The general difference between a mean value and the expected value is that the mean value is applied to a specific data set, while the expected value provides information about the distribution of a random variable . What is important is the connection between these two parameters. If the data set to which the mean is applied is a sample of the distribution of the random variable, the arithmetic mean is the unbiased and consistent estimate of the expected value of the random variable. Since the expected value corresponds to the first moment of a distribution, the mean value is therefore often used to restrict the distribution based on empirical data. In the case of the frequently used normal distribution, which is completely determined by the first two moments, the mean value is therefore of decisive importance.
Relationship between arithmetic, harmonic and geometric mean
The reciprocal of the harmonic mean is equal to the arithmetic mean of the reciprocal values of the numbers.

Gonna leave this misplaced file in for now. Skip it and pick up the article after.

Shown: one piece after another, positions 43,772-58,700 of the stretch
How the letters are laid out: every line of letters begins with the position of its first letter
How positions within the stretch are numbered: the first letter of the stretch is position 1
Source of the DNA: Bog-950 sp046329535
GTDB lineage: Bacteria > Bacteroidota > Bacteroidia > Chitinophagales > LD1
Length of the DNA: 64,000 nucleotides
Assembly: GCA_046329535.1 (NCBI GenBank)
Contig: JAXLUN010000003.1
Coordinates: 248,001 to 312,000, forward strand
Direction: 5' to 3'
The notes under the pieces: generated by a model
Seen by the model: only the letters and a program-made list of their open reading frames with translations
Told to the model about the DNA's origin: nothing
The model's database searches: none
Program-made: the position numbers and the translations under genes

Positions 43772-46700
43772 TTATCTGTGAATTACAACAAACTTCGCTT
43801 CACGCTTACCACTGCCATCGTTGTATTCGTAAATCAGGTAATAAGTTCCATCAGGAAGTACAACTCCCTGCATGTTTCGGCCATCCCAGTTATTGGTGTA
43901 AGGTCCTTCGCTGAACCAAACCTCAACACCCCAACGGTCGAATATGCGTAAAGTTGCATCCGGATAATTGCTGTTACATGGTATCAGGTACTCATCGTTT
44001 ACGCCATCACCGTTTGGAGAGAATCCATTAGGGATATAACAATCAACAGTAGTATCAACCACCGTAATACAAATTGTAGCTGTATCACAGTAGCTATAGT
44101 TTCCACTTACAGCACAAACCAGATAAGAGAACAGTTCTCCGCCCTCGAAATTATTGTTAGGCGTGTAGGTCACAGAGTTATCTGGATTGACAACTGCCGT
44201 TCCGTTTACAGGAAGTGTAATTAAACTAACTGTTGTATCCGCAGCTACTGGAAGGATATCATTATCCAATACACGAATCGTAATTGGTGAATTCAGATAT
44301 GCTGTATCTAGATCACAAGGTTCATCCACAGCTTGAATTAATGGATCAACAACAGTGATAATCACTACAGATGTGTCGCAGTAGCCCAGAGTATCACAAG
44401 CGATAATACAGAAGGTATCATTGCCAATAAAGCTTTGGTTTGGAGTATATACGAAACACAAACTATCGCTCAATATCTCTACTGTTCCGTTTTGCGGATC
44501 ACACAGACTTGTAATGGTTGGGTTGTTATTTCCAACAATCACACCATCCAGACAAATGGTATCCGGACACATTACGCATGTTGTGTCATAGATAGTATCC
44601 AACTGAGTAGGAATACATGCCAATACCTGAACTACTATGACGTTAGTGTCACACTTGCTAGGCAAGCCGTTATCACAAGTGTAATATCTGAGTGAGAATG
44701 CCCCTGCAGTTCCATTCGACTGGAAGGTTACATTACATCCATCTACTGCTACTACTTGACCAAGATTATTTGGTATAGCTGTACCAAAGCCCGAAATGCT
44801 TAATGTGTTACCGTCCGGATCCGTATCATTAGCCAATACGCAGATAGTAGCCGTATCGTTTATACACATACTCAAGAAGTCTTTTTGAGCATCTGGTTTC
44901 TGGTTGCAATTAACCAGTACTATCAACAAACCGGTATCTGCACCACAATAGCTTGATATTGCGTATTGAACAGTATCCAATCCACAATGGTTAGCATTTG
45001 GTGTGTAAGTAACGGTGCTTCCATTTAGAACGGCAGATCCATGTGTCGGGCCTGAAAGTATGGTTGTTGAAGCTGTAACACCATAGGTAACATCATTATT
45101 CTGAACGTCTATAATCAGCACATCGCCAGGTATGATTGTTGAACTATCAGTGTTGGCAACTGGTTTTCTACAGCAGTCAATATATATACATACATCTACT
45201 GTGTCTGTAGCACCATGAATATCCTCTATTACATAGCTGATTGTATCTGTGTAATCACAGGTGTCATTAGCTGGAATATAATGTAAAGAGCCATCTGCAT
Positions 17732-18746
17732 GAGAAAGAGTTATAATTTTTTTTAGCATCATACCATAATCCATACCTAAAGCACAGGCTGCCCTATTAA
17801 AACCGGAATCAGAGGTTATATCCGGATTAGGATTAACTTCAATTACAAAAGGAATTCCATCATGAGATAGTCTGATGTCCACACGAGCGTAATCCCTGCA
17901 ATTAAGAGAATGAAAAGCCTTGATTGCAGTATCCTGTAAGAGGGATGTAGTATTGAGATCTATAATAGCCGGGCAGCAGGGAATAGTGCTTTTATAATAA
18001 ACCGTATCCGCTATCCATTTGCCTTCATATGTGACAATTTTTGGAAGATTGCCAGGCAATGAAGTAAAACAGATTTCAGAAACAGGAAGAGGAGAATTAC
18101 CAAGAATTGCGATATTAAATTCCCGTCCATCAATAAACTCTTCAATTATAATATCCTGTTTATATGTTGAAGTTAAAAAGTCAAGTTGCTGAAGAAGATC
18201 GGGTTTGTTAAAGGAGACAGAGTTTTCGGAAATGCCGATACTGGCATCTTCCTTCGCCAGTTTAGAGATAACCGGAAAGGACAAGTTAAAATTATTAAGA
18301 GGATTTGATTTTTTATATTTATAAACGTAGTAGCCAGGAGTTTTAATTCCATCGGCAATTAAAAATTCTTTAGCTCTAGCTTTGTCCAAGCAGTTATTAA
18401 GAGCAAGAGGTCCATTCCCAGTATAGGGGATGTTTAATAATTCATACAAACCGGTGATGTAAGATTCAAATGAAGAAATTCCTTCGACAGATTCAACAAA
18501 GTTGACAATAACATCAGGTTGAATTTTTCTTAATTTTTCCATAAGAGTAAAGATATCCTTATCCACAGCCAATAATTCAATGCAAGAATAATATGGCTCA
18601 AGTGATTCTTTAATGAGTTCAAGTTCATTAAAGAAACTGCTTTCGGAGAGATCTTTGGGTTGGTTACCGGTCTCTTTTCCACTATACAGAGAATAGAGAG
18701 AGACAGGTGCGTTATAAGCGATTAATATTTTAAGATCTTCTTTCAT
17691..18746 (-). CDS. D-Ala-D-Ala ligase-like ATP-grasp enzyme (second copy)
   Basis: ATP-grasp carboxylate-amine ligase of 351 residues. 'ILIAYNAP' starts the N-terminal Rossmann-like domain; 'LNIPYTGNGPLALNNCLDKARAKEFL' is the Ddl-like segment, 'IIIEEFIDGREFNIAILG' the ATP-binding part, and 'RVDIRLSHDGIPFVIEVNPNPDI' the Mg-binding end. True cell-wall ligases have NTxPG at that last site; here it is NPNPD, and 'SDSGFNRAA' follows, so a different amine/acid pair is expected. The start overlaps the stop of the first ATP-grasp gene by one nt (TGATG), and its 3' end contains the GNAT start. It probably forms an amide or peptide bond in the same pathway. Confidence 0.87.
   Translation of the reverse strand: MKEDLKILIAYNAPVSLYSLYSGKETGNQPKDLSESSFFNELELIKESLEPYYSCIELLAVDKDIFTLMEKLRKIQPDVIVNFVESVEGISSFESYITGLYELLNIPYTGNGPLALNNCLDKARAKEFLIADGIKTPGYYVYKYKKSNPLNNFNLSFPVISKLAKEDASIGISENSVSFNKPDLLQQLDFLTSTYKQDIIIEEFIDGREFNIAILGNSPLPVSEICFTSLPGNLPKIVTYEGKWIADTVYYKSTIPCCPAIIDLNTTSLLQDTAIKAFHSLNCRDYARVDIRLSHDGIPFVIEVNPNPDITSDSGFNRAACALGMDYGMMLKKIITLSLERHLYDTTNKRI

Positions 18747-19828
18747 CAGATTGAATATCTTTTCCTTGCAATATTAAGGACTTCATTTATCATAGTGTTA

For the mean values are related to each other in the following way:
or resolved according to the geometric mean
Inequality of the means
The inequality of the arithmetic and geometric mean compares the values of the arithmetic and geometric mean of two given numbers: It always applies to positive variables
The inequality can also be extended to other mean values, e.g. B. (for positive variable)
There is also a graphic illustration for two (positive) variables:
The geometric mean follows directly from the Euclidean height theorem and the harmonic mean from the Euclidean cathetus theorem with the relationship
Compared to other measures of central tendency
A mean value is often used to describe a central value of a data set. There are other parameters that also fulfill this function, median and mode . The median describes a value that divides the data set in half, while the mode specifies the value with the highest frequency in the data set. Compared to the median, the mean is more prone to outliers and therefore less robust . It is also possible, since the median describes a quantile of the distribution, that this describes a value from the initial quantity. This is particularly interesting if the numbers between the given data are not meaningful for other - for example physical - considerations. The median is generally determined using the following calculation rule.
Other mean values and similar functions
Weighted means
The weighted or also weighted mean values arise when one assigns different weights to the individual values with which they flow into the overall mean ; For example, when oral and written performance in an examination have different degrees of influence in the overall grade.